Skip to main content

The Subtlety of Summer Drought on California Rangelands

With Labor Day and our local Gold Country Fair behind us, I find my thoughts turning to autumn.  This morning, I went through all of our mature ewes, checking them for udder problems and teeth problems, and de-worming any that seemed to have internal parasites.  We call this process "bagging and mouthing" - we check udders for hard lumps that indicate a past bout of mastitis (these lumps inhibit a ewe's ability to produce milk - and to feed her lambs).  We check the ewes' mouths to see if all of their teeth are intact - a ewe that is missing teeth is not able to graze as efficiently, which can also impact milk production.  Finally, we check the color of every ewe's third eyelid.  An eyelid that is vibrant and pink indicates that that ewe is relatively free from barberpole worms, one of the most common summer parasites in sheep.  An eyelid that is pale indicates anemia - a symptom of parasitic infection.  Those with pale eyelids are given an oral de-wormer.  We only treat the infected ewes because we don't want to make the parasites resistant to our de-wormer by overusing it (plus, it saves us money!).  After sorting off 13 ewes for hard bags, bad teeth, or poor performance during last spring's lambing season, I took the rest of the flock - next year's brood ewes - to a neighboring property with irrigated pasture to start the "flushing" process.  Flushing means that we are putting the sheep on a rising plane of nutrition (they've been on dry grass), which should increase their ovulation rates (and, hopefully, the number of twins born next spring).  We've been managing our limited irrigated pasture this year with flushing in mind - we sold most of our lambs at weaning (rather than finishing them on irrigated pasture) with the idea that the ewes would graze our irrigated pasture now.  This long-winded explanation of what we're doing now serves as a backdrop for the continuing impacts of California's drought on our operation.  This dry year, which was so up-in-our-face last winter, is much more subtle in California's normally dry summer months, at least for a rangeland-based livestock operation like ours.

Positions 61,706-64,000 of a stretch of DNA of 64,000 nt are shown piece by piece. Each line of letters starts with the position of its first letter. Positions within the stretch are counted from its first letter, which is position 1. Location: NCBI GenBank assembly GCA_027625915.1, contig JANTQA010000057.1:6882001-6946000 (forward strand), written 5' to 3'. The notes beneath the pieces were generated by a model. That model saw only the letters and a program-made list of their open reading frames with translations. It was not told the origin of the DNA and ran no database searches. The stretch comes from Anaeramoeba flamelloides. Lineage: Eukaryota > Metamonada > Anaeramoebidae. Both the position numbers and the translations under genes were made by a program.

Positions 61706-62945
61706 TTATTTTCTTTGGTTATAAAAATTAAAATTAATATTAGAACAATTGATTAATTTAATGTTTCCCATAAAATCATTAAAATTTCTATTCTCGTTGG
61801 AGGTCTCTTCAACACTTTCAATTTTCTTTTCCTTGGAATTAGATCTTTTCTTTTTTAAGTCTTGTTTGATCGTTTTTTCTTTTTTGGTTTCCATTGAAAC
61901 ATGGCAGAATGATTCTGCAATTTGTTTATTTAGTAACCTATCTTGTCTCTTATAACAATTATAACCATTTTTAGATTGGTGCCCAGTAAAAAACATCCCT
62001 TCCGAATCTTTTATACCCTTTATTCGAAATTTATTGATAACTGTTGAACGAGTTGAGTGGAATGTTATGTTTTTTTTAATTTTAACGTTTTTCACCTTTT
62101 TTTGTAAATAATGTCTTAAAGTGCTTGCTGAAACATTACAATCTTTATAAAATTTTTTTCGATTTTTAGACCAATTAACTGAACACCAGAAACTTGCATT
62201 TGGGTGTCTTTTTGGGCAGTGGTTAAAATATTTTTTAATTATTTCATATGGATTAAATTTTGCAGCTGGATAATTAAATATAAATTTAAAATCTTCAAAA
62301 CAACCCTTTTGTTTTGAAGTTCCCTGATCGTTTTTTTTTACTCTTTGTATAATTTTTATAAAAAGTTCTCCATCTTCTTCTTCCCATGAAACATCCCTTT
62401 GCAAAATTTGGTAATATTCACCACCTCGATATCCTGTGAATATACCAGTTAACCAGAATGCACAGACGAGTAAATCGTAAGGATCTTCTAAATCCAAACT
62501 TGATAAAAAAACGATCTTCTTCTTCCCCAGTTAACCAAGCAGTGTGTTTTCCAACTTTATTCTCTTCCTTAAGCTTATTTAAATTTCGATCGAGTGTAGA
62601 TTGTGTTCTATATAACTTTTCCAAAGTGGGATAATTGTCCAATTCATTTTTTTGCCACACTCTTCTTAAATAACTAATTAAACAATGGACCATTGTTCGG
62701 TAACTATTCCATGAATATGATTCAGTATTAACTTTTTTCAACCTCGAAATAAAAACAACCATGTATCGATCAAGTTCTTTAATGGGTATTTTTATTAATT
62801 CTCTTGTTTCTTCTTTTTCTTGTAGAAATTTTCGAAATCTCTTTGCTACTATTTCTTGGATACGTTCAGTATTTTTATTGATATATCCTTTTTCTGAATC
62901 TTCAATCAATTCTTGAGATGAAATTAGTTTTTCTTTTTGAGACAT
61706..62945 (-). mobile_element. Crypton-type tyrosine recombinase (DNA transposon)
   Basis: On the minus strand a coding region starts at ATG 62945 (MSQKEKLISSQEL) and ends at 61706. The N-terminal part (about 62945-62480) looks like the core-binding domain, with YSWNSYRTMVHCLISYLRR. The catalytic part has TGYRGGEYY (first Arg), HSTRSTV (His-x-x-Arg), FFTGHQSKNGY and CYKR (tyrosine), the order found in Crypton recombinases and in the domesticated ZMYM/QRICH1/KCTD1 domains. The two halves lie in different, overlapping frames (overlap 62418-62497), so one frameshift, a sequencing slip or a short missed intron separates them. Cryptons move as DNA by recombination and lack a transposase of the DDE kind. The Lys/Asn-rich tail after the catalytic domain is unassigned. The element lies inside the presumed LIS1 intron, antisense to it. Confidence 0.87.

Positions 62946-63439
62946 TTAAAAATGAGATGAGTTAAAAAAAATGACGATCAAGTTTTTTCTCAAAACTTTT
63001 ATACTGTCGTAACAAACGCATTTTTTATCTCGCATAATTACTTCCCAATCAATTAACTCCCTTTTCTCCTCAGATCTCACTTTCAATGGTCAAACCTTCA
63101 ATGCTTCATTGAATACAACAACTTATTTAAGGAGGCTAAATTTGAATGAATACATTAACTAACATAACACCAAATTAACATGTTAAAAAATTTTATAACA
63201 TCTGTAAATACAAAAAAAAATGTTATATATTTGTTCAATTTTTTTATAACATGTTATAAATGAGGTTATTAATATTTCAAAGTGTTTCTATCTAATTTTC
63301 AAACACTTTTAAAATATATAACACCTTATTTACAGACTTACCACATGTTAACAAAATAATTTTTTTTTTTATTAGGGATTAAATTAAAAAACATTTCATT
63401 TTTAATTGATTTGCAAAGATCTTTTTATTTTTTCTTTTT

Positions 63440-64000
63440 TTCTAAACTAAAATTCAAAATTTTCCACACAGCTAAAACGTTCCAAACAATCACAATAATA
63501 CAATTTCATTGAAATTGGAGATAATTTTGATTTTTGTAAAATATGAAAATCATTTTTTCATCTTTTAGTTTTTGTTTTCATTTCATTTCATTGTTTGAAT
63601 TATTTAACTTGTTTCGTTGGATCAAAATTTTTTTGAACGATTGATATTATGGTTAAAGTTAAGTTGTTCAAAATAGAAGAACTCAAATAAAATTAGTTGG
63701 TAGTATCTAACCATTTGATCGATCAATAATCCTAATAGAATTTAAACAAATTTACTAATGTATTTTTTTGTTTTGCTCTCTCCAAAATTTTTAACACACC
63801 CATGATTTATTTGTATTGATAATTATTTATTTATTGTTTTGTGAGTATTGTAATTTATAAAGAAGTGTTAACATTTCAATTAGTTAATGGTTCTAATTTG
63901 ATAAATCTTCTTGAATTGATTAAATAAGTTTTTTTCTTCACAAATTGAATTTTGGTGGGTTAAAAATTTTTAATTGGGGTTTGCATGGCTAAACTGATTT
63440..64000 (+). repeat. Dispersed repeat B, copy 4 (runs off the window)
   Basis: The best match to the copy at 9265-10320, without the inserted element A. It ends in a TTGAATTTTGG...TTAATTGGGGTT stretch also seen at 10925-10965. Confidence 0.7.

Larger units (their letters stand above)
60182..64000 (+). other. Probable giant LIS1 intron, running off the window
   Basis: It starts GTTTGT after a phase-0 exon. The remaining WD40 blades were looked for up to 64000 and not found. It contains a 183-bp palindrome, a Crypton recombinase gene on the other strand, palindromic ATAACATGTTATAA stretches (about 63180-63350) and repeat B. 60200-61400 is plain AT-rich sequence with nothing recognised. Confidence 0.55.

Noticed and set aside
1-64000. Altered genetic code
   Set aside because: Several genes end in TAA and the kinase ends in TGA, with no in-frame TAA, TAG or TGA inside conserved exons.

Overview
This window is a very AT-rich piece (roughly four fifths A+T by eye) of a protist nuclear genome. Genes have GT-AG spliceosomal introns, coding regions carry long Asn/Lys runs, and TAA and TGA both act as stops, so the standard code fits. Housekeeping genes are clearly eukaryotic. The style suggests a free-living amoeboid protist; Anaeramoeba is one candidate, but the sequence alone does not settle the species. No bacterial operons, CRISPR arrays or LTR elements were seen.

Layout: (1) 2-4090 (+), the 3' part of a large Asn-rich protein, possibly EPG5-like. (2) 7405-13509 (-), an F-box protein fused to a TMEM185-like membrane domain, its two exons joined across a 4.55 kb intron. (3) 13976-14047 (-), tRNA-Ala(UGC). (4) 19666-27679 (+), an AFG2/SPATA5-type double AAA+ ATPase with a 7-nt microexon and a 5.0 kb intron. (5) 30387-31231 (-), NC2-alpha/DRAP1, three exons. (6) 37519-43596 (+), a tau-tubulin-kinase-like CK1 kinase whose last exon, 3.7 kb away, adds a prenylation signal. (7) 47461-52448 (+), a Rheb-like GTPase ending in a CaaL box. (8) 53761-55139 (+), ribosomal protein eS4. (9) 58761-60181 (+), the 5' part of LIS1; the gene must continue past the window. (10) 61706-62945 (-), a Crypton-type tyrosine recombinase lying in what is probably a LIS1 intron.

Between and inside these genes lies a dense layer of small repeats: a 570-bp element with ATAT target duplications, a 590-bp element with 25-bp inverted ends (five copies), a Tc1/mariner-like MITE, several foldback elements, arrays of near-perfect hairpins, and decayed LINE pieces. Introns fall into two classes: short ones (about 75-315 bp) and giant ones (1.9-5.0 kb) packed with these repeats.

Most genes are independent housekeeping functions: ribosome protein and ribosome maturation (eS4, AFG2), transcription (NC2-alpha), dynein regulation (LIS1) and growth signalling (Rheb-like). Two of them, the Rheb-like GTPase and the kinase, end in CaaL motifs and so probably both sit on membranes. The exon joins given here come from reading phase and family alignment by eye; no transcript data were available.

Unlike many farms in California, we've been blessed with adequate irrigation water this summer.  The Nevada Irrigation District (NID), which supplies our water, purchased extra water from Pacific Gas and Electric this spring.  This purchase, along with water conservation measures, means that NID will go into this winter with adequate carry-over supplies in its reservoir system.  For us, the purchase has meant that we've received our normal water deliveries on the irrigated pastures that we graze.  But irrigated pasture is only a small part of our operation.  We have the ability to irrigate about 20 acres of pasture near Auburn, which represents about 5 percent of our total acreage.  We graze on about 400 acres of annual rangeland - land that is not irrigated.  In other words, we rely on rainfall to grow forage for our sheep for most of their needs.  Indeed, our entire management calendar revolves around the rainy season and the flush of spring grass growth - we time our lambing to coincide with spring grass.

Most of California has a Mediterranean climate, characterized by a distinct rainy season (late fall, winter and early spring) and a distinct dry season (late spring, summer and early fall).  Last winter's record-setting dry period meant that our rangelands didn't have much green grass in January and February - and even into March.  The drought, as I've written, had a profound impact on our operation.  Since we've been able to irrigate this summer, the drought's impacts have been much more indirect (unlike the impacts on farmers in the Central Valley).  For example, many of the oak trees on the rangelands we graze seem stressed by the lack of soil moisture - they have started dropping leaves well before the autumn equinox.  We're also seeing unusual forage conditions because of the timing and amount of rainfall last year - we have much more wild oats on many of our rangelands.  While some dry grass has nutritional value for our sheep, dry wild oats are not very nutritious or palatable.  And finally, because of the dust that has been prevalent on our rangelands and in our corrals since last winter, we are seeing some increased problems with pneumonia.  Dust can cause respiratory infections in livestock, and we've been treating more cases of this than normal.